Be forward-focused. Instead of allowing yourself to be pulled backwards into the past, look for the solution in every challenge. Rather than blaming, accusing, and re-hashing the past, ask yourself, “What can I do to be part of the solution?” Jane Gillham, Ph.D., co-director of the Penn Resiliency Project at the University ofPennsylvania wrote, “Before you see a situation as hopelessly unresolvable, think of six or seven ways you could approach it. Then pick the best one.”

Be others-centered. It’s therapeutic to look through windows, seeing the needs of others, instead of looking through mirrors, seeing only your own needs. Psychologist Greta Palmer remarked, “Those only are happy who have their minds on some object other than their own happiness…on the happiness of others…on the improvement of mankind.”

Develop spirituality. Strong religious beliefs contribute to emotional well-being and happiness. Believing that God loves us and that there is a ‘master plan’ for this world provides assurance that there is a purpose for this life and the things we do to improve our lives have meaning. Then when obstacles threaten to overwhelm us we draw strength from our beliefs, as did Fanny Crosby. Although she lost her sight as a young girl, Fanny wrote more than eight thousand songs in her eighty-eight years of life. Fanny always believed her blindness was a gift from God that helped the words flow from her pen. Perhaps the first poem she ever wrote best expressed her special spirit:

Oh, what a happy soul I am,
Although I cannot see,
I am resolved that in this world
Contented I will be.

Yes, happiness is a choice. Indeed, we have the power to choose happiness or unhappiness with every thought that enters our mind. May we be blessed in our efforts to see each day as a wonderful opportunity to make choices that bring joy into our lives and the lives of others.




 Protein is the most important macronutrient when it comes to losing weight. If weight loss is your goal, then adding protein to your diet is perhaps the single most effective change you can do. Not only will it help you lose, it can also help you avoid re-gaining weight if you ever decide to abandon your weight loss efforts. Make an effort to increase your intake of unprocessed eggs, fish, seafood, meats, poultry and dairy products. These are the best protein sources in the diet.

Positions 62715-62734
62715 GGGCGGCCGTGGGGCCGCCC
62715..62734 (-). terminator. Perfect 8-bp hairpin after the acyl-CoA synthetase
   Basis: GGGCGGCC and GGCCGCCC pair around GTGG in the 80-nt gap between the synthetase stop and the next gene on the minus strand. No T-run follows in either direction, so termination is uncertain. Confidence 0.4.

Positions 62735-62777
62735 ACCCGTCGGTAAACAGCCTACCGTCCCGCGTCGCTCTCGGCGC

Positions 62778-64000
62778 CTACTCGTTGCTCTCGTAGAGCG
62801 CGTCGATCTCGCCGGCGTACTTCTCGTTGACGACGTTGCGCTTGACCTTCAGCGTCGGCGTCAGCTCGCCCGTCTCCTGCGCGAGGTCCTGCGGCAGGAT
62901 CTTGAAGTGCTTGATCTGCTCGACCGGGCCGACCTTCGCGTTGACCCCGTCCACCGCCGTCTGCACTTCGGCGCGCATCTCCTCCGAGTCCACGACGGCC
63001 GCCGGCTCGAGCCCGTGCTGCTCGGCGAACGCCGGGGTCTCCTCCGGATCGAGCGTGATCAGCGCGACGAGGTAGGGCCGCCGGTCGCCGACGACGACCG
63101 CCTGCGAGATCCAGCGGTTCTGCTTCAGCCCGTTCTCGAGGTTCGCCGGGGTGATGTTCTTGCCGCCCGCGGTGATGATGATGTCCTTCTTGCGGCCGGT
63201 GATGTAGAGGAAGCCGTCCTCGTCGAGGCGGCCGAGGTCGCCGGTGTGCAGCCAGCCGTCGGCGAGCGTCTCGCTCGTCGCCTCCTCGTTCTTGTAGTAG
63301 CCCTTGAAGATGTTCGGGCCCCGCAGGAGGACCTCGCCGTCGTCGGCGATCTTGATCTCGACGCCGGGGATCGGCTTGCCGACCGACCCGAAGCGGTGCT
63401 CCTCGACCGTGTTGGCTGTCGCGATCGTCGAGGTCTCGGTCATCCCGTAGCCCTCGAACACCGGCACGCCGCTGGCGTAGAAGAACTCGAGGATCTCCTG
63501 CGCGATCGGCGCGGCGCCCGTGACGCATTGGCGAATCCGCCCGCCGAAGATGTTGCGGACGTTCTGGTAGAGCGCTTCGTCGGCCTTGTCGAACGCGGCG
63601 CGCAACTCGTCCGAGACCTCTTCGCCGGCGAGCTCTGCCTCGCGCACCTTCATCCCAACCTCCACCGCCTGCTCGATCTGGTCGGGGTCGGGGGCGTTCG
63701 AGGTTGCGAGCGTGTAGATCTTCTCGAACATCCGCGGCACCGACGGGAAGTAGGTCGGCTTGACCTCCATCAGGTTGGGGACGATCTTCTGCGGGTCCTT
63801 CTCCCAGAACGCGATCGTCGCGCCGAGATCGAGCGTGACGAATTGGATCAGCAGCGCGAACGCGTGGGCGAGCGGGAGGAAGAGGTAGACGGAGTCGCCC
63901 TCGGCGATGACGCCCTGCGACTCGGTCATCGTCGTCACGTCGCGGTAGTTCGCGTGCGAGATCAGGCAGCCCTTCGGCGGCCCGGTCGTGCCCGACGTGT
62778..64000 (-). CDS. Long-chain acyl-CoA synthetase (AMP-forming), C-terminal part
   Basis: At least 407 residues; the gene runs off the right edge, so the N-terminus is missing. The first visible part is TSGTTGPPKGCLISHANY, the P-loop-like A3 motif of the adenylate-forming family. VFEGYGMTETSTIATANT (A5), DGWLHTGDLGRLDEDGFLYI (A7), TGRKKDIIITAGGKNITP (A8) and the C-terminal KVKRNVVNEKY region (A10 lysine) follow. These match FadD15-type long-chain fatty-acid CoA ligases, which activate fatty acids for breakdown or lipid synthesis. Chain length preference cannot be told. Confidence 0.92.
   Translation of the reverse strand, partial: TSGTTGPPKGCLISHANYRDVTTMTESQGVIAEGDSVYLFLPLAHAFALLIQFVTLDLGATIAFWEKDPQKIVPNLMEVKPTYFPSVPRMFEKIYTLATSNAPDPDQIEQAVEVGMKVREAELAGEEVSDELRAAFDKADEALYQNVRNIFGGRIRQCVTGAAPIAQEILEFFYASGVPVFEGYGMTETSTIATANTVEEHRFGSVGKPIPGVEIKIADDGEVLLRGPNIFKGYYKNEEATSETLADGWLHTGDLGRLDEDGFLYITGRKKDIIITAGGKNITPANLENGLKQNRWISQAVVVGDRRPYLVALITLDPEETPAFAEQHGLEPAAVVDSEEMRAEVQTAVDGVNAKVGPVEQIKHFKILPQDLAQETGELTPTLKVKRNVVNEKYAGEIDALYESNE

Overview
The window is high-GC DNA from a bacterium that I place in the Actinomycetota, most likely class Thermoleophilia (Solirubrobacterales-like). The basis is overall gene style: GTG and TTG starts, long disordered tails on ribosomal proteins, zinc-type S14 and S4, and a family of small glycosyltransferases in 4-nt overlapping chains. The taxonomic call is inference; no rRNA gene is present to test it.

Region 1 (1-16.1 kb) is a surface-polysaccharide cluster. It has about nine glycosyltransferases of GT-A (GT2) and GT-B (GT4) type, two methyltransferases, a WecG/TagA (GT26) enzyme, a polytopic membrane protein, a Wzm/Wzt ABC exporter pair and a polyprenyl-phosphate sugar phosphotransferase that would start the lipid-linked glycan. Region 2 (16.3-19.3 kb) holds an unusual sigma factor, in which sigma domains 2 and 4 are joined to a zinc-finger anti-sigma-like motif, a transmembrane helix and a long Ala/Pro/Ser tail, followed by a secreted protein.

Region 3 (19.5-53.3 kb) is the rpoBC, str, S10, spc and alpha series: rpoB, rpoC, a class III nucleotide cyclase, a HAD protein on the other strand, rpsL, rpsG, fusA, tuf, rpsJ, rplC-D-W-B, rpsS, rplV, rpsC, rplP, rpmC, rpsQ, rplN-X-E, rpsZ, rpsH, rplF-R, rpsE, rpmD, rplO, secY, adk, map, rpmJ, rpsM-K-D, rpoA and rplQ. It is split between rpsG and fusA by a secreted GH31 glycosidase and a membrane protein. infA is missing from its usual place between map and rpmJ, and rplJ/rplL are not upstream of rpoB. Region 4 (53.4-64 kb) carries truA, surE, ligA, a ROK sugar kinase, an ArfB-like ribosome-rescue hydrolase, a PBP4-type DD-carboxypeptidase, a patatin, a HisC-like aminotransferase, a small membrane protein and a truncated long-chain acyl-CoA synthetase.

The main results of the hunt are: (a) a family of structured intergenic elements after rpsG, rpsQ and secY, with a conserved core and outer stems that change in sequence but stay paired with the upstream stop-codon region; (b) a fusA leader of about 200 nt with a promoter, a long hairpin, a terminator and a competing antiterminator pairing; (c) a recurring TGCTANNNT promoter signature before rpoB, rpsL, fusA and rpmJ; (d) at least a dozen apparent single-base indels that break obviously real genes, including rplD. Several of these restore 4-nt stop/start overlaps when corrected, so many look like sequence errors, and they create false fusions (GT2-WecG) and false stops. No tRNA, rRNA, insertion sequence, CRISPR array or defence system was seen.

The Daffodil Principle

Several times my daughter had telephoned to say, “Mother, you must come see the daffodils before they are wilted.”

I wanted to go, but it was a two-hour drive from Laguna to Lake Arrowhead. “I’ll come next Tuesday”, I promised a little reluctantly, on her third call.

Next Tuesday dawned cold and rainy. Still, I had promised, and so I drove there.

When I finally walked into Carolyn’s house and hugged and greeted my grandchildren, I said, “Forget the daffodils, Carolyn! The road is invisible in the clouds and fog, and there is nothing in the world except you and these children that I want to see bad enough to drive another inch.”

My daughter smiled calmly and said, “We drive in this all the time, Mother.”

“Well, you won’t get me back on the road until it clears, and then I’m heading for home,” I assured her.

“I was hoping you’d take me over to the garage to pick up my car.”

“How far will we have to drive?”

“Just a few blocks”, Carolyn said. “I’ll drive. I’m used to this.”

After several minutes, I had to ask, “Where are we going? This isn’t the way to the garage.”

“We’re going to my garage the long way,” Carolyn smiled, “by way of the daffodils.” I sternly told Carolyn to please turn around.

“Mother, I promise. You will never forgive yourself if you miss this experience.”

After about twenty minutes, we turned onto a small gravel road and I saw a small church. On the far side ofthe church I saw a hand-lettered sign that read “Daffodil Garden.”

.We got out of the car and each took a child’s hand, and I followed Carolyn down the path. We turned a corner of the path and I looked up and gasped.